“I am reduced to a thing that wants Virginia. I composed a beautiful letter to you in the sleepless nightmare hours of the night, and it has all gone: I just miss you, in a quite simple desperate human way. You, with all your undumb letters, would never write so elementary a phrase as that; perhaps you wouldn’t even feel it. And yet I believe you’ll be sensible of a little gap. But you’d clothe it in so exquisite a phrase that it should lose a little of its reality. Whereas with me it is quite stark: I miss you even more than I could have believed; and I was prepared to miss you a good deal. So this letter is really just a squeal of pain. It is incredible how essential to me you have become. I suppose you are accustomed to people saying these things. Damn you, spoilt creature; I shan’t make you love me any more by giving myself away like this — But oh my dear, I can’t be clever and stand-offish with you: I love you too much for that. Too truly. You have no idea how stand-offish I can be with people I don’t love. I have brought it to a fine art. But you have broken down my defenses. And I don’t really resent it.”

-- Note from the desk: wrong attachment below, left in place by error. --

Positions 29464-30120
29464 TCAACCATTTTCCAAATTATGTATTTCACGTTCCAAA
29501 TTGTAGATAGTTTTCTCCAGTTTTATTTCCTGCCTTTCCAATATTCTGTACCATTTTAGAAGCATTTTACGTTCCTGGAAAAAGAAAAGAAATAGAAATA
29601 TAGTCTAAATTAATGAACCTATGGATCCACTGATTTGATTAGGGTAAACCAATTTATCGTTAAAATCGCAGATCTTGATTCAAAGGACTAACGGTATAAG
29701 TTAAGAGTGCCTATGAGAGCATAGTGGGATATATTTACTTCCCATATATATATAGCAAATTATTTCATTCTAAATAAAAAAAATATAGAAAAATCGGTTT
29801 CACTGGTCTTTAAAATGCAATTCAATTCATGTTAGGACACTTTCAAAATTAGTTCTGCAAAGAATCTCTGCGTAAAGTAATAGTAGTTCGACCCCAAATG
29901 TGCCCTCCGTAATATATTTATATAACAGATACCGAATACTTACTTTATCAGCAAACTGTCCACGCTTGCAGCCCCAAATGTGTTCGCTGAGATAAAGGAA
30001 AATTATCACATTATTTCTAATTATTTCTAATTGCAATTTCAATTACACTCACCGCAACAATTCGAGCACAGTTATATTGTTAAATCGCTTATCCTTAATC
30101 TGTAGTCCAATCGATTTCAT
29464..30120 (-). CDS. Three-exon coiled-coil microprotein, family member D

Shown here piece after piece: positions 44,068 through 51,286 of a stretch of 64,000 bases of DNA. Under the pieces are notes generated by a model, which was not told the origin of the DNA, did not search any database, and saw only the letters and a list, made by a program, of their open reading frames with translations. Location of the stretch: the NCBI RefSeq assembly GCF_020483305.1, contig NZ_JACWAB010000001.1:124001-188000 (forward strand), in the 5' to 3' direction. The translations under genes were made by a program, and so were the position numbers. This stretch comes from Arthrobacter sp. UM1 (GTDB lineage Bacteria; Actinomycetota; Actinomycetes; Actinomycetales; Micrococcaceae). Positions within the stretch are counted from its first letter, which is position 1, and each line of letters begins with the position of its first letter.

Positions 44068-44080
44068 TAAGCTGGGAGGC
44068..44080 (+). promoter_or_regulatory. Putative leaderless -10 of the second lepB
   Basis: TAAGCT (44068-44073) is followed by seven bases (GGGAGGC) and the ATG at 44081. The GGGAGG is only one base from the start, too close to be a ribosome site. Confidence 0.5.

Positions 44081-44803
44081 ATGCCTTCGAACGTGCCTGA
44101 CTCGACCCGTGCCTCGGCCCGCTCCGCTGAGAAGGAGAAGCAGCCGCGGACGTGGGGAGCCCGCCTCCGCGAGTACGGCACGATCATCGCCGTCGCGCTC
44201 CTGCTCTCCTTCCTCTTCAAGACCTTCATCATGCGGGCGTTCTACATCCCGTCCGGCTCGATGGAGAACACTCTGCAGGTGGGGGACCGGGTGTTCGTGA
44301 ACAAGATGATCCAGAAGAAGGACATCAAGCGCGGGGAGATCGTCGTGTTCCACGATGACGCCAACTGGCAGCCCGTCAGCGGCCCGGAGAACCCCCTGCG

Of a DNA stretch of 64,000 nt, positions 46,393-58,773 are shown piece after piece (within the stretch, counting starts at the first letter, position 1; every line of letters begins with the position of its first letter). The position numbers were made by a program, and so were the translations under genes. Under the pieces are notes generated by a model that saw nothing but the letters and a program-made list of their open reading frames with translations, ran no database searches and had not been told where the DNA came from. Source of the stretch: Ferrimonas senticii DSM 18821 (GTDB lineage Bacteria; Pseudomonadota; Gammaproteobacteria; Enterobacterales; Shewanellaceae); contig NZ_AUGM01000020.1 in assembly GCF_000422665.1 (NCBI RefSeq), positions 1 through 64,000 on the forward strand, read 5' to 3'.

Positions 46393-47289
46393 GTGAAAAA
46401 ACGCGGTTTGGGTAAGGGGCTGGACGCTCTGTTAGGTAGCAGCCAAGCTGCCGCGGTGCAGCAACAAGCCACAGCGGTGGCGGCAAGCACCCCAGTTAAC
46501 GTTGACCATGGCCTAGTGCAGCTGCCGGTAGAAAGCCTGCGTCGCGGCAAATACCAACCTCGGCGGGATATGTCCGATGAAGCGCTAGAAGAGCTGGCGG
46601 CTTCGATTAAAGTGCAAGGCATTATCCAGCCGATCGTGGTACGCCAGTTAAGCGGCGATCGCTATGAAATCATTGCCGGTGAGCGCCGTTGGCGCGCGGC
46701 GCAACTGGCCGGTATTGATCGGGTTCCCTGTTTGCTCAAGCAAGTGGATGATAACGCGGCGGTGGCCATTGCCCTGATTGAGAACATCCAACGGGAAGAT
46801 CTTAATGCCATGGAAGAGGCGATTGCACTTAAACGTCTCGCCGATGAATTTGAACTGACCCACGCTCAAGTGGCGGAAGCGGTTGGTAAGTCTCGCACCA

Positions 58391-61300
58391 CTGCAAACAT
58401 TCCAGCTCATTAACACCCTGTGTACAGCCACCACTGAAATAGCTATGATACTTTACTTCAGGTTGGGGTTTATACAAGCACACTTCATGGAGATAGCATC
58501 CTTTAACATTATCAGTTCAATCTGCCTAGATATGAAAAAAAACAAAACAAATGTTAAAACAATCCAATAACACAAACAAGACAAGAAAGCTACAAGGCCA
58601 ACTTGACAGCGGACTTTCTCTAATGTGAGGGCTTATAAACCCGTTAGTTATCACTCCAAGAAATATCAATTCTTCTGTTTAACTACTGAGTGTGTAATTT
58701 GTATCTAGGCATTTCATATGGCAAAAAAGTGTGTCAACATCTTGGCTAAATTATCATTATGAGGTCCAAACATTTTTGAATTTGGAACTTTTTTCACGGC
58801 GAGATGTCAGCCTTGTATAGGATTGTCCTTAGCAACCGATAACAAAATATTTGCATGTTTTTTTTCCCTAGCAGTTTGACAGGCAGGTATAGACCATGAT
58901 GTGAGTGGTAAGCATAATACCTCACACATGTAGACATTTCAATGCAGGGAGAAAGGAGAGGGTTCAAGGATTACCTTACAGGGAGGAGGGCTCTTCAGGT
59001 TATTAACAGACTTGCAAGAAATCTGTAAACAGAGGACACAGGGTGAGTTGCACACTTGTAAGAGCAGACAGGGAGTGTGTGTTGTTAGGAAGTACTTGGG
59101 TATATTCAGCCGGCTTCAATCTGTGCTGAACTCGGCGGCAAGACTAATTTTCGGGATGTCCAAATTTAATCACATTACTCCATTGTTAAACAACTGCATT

June 29, 2013 § Leave a comment
This is actually Rachel taking a picture of Bo taking a picture of me. I put on some boy clothes and the ladies took lots of pictures of me. Boy swagga coaching was provided by Mr Kelso.
June 28, 2013 § 12 Comments
It seems impossible, looking at where I stand today, that I once was a deeply devoted Christian. I was raised in a strict Christian home where indoctrination started early. I was told the beliefs of Christianity before I spoke my first words. When I was just a few weeks old my grandfather, an ordained minister since his early 20s, carried me onto the platform of the church he was then pastor of and took the liberty of dedicating my life to Christ and to the service of the Church. The entirety of my mother’s immediate family, including her two brothers, both ordained ministers themselves, stood around him while he did this, heads bowed, hands outstretched, focusing all their thoughts on my living a ‘Godly life.’ The photographs of this dedication (the Protestant version of a christening) unsettle me, to see my choices being taken from me so early in my life.